Ryk Neethling - Olympic gold medalist and world record holder


A defining moment in the lives of these four men. The South African squad of Roland Schoeman (split 48:38), Lyndon Ferns (48:34), Darian Townsend (49:13) and Ryk Neethling(47:99) - clocked 3 minutes and 13.17 seconds to triumph over the Netherlands (2nd) and the US team (3rd).

An unhappy looking Michael Phleps had to settle for the bronze.


Born in Bloemfontein, he attended Grey College, where he excelled in swimming under coach Simon Gray at the Seals SC. In 1994 Ryk broke the 1500m freestyle South African record by ten seconds - set by his coach Simon Gray in March 1976. He won the 400 and 1500m freestyle events at the 1995 SA swimming championships. 

Despite not making the Olympic qualifying time for the 1500 at the 1996 South African Olympic trials, Ryk was selected on the strength of his swim at the 1995 pan Pacific championships, which was under the qualifying time. At the 1996 Summer Olympics in Atlanta he came fifth in the 1500 m freestyle.

Immediately following the Games he was enrolled at The University of Arizona. His record of achievements at Arizona including being the 9 times NCAA National Champion, Arizona Athlete of the Year and PAC-10 Athlete of the Year for four consecutive years, 1999 NCAA Swimmer of the Year, and the University of Arizona Athlete of the Century award.

He continued his international career at the 1998 Commonwealth Games, winning the silver medal in the 1500 m freestyle, but only managing fifth at the 1998 World Aquatics Championships. In 1999 he had a much better Pan Pacific Championships winning silver in the 1500 m freestyle, and bronze in the 400 m and 200 m freestyle. After achieving a disappointing 5th in the 1500 m freestyle event and 8th in the 400 m freestyle at the 2000 Summer Olympics in Sydney he elected to discontinue competing in the 1500 m event, concentrating instead on the 50 m and 100 m freestyle events.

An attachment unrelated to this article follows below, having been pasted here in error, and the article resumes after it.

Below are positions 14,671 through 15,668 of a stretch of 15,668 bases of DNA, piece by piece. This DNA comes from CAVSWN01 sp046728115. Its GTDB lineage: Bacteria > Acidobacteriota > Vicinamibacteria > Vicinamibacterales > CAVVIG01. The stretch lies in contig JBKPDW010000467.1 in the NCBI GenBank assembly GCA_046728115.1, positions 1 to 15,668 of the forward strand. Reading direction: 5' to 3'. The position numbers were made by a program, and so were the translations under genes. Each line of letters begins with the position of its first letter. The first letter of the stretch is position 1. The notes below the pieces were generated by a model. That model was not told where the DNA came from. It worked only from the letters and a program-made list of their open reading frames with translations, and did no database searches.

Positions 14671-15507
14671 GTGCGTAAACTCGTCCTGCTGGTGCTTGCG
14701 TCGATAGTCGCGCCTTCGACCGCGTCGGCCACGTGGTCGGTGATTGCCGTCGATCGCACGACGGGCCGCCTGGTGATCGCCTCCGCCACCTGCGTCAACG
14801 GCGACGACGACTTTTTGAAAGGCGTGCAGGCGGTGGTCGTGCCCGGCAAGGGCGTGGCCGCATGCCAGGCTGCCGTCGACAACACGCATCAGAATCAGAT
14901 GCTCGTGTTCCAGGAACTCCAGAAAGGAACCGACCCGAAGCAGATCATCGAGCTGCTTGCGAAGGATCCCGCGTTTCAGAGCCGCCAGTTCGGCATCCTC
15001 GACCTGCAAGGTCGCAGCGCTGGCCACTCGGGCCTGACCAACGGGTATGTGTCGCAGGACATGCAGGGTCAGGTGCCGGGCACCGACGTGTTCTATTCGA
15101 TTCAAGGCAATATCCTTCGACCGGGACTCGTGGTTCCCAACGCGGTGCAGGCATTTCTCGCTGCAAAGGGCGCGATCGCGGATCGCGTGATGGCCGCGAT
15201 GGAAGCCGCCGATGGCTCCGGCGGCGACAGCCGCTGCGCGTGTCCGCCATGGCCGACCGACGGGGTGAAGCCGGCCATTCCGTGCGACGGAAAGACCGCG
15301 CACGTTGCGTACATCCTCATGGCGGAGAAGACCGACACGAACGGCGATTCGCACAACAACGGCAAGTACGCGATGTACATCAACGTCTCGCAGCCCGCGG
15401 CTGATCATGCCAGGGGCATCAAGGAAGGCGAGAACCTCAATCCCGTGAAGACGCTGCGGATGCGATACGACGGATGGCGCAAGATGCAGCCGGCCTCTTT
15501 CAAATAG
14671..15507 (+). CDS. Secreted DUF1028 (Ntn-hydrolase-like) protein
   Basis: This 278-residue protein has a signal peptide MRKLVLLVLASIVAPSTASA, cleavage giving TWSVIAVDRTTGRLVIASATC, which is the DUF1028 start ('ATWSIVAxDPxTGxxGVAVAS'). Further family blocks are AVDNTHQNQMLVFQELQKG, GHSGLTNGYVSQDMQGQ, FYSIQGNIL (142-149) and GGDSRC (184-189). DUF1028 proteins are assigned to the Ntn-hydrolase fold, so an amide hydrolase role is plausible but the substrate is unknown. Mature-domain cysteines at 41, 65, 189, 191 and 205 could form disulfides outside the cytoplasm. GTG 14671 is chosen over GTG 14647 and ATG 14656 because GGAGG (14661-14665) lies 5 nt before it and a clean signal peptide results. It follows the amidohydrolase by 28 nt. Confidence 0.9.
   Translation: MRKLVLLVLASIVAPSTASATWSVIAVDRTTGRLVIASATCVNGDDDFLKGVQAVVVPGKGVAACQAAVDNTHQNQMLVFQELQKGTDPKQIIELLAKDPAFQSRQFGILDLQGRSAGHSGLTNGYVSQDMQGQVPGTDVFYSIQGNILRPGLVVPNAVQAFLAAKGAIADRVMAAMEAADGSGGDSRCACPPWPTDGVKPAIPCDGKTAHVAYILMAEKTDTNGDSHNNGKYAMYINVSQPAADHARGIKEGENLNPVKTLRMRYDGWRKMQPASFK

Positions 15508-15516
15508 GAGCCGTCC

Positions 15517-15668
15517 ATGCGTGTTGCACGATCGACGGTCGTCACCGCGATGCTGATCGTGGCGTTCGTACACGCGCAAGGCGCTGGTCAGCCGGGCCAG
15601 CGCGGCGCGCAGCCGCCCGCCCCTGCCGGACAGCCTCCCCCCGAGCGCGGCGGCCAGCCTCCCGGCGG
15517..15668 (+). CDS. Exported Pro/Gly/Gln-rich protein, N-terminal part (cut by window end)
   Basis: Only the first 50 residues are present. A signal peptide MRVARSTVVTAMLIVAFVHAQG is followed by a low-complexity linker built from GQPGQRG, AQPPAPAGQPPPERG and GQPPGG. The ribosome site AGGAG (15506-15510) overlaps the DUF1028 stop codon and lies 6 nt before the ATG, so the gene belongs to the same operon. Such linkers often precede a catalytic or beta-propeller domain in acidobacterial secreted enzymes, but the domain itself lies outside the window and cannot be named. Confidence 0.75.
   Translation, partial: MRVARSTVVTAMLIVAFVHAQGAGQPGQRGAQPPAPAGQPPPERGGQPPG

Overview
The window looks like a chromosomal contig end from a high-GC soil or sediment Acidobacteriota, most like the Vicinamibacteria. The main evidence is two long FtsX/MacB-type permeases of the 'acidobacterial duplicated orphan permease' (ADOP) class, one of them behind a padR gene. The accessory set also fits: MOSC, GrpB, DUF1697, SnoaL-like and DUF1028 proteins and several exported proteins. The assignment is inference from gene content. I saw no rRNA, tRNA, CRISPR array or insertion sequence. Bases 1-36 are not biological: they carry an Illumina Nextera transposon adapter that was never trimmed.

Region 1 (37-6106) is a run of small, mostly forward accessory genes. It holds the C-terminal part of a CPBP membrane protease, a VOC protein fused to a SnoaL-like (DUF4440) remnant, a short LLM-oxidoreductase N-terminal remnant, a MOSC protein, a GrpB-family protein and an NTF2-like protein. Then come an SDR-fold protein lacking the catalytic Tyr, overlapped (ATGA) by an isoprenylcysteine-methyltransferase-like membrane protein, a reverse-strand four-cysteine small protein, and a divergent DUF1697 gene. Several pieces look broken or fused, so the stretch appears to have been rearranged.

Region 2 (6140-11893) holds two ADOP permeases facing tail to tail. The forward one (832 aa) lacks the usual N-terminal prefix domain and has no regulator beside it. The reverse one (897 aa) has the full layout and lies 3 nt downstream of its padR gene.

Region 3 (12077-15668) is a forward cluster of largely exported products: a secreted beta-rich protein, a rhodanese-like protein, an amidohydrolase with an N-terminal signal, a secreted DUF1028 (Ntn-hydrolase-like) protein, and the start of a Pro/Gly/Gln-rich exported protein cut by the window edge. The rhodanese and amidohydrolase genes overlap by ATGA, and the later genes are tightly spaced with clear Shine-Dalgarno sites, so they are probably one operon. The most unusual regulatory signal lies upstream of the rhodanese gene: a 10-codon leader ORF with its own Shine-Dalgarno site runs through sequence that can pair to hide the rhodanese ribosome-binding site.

At the 2002 Commonwealth Games he won a bronze medal in the 100 m freestyle and came 4th in the 50 m freestyle events. At the 2006 Commonwealth Games he won silver in the 100 m freestyle and was part of the S.A gold medal winning 4×100 m freestyle relay team.


He held the South African record in the 200 m, 400 m, 800 m and 1500 m freestyle events, and the 4×100 m freestyle relay world record.

The highlight of his career thus far has been winning a gold medal in the 4×100 m freestyle relay at the 2004 Summer Olympics. He also placed 4th in the individual 100 m freestyle.

In November 2005, he announced that he had refused a multimillion dollar offer by Qatar's Olympic body to switch nationalities and swim for Qatar at the 2008 Beijing Olympics.

At the 2008 Summer Olympics he become the first South African to participate four successive Olympic Games.

Today he is a shareholder and marketing director of Val de Vie Estate in Franschhoek.

He was named CEO of the Princess Charlene of Monaco Foundation which focuses on raising awareness around water safety.

 By the time Ryk Neethling finished his college swimming career, he was a nine-time NCAA individual champion, a four-time Pac-10 Conference Swimmer of the Year, a seven-time Pac-10 Conference individual champion, a 17-time All-American, the 1998-1999 NCAA Division 1 Swimmer of the Year, and an Olympian. At the time of his induction, Ryk held the South African record in five different events and ranked in the top ten in the world in the 50, 100 and 200 Freestyle and Individual Medleys.  

Ryk’s nine career individual NCAA titles were the most by any student-athlete in the 100 plus year history of Arizona Wildcat Athletics. The nine titles also tied for the third best overall in the 81 year history of NCAA men’s swimming and Ryk became only the eighth man in NCAA swimming history to win three back to back national championships. Amazingly, all 17 of Ryk’s All-America selections are of the first-team variety, meaning he finished in the top-8 of every race that he entered during his four years.

Ryk has held over 20 junior national records and 22 South African National titles. He has represented South Africa and medalled in three Commonwealth Games, the most in South African history. He has also been a five-time finalist in the Olympics and the World Championships.